Do you know what ovoviviparous animals are? If not, don’t worry – you’re about to learn!
Ovoviviparous animals are a special type of creature that hatches eggs inside their bodies and then gives birth to live young. This is in contrast to other animals, which lay eggs outside of their bodies. There are many different types of ovoviviparous creatures, and they can be found all over the world.
Ovoviviparous animals are found in a variety of different habitats. Some, like the great white shark, live in the ocean. Others, like the slow worm, can be found on land.
One of the most interesting things about ovoviviparous animals is the way they reproduce. Unlike other animals, which lay eggs and then leave them to hatch on their own, ovoviviparous animals keep their eggs inside their bodies until they are ready to hatch. This means that the young are born live, rather than as eggs.
Ovoviviparity vs. Oviparity vs. Viviparity
While all ovoviviparous animals reproduce similarly, there is a big difference between ovoviviparity and oviparity. Ovoviviparity is when the eggs are hatched inside the mother’s body and the young are born live. Oviparity, on the other hand, is when the eggs are laid outside of the mother’s body and the young hatch on their own.
Mammals are a type of animal that is viviparous. Mammals have a placenta, which is an organ that helps to nourish the developing fetus.
Examples of Ovoviviparous animals
Great White Sharks
One of the most well-known ovoviviparous animals is the Great White shark. Sharks are a type of fish, and there are many different species of shark. Some sharks, like the great white shark, can be found in the ocean. Others, like the bull shark, can live in both fresh and saltwater.
All sharks are carnivores, and they use their sharp teeth to catch prey. Sharks have a special type of skin called “dermal denticles” which helps to reduce drag as they swim through the water.
Great White Sharks reach sexual maturity at around 15 years old. When the sharks are born, usually along with a dozen siblings, they immediately become independent and swim away from their mother who may see them as prey and eat them.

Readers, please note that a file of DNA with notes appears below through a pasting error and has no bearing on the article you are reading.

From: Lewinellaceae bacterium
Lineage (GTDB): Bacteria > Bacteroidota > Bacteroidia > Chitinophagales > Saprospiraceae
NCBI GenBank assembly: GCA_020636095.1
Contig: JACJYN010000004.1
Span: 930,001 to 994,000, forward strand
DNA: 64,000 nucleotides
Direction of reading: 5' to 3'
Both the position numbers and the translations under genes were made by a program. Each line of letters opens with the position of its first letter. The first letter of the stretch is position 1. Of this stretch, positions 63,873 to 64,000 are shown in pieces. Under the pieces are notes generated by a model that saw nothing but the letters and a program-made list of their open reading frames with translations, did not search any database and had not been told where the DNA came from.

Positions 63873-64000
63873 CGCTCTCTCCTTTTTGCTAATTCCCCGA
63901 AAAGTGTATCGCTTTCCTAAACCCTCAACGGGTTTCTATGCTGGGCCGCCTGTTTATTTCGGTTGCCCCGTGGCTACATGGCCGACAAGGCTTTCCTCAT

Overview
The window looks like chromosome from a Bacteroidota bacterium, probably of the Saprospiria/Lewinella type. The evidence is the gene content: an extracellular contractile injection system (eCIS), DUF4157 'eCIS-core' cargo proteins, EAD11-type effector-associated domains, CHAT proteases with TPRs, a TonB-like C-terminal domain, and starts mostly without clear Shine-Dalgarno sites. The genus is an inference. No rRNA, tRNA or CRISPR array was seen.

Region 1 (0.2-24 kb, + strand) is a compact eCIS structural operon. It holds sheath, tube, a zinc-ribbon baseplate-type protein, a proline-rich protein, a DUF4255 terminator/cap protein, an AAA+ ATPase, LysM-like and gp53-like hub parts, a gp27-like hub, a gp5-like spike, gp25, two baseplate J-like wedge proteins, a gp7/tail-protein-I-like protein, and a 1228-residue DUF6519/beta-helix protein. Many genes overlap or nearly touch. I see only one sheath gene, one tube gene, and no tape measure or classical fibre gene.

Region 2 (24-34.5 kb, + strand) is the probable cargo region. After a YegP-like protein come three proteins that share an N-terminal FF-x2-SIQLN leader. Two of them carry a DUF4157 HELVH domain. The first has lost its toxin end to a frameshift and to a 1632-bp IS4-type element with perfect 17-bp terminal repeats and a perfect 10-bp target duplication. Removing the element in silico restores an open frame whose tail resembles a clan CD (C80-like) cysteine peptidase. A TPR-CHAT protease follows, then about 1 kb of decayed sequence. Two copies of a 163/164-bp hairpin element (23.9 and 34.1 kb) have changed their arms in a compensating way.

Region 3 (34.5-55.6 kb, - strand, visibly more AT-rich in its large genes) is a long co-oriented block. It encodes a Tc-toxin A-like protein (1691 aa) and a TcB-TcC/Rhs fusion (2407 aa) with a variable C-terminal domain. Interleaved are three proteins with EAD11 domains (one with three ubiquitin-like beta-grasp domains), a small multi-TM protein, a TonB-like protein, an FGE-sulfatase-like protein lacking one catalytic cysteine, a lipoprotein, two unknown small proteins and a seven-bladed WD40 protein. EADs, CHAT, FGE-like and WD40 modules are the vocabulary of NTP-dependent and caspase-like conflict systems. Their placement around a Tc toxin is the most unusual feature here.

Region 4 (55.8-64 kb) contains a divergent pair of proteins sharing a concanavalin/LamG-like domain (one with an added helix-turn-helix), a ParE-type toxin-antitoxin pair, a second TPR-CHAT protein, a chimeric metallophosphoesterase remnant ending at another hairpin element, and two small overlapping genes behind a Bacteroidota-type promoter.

Newly born sharks (pups) are not at all small and can measure around 5 feet (1.5 meters) in length already. As they grow, they will at least triple in size.
Rattlesnakes are a type of snake, and they can be found in the deserts of North America. Rattlesnakes are named for the “rattle” at the end of their tails, which they use to warn predators that they are venomous snakes.
Rattlesnakes do not lay eggs in nests. They give birth to live young. This type of reproduction is known as ovoviviparous. Female rattlesnakes only reproduce once every two years and carry the eggs inside their bodies for about 90 days. Young rattlesnakes are almost independent just minutes after they are born and in some species, their venom is more toxic than the adult’s venom.
Seahorses are a type of fish, and they can be found in the waters of the Indian and Pacific oceans. Seahorses are named for their horse-like heads, which they use to camouflage themselves among the seagrasses.
Seahorses reproduce unusually. The male seahorse becomes pregnant instead of the female. Most seahorse pregnancies last approximately 2 to 3 weeks. The male seahorse has a brood pouch where he carries eggs deposited by the female.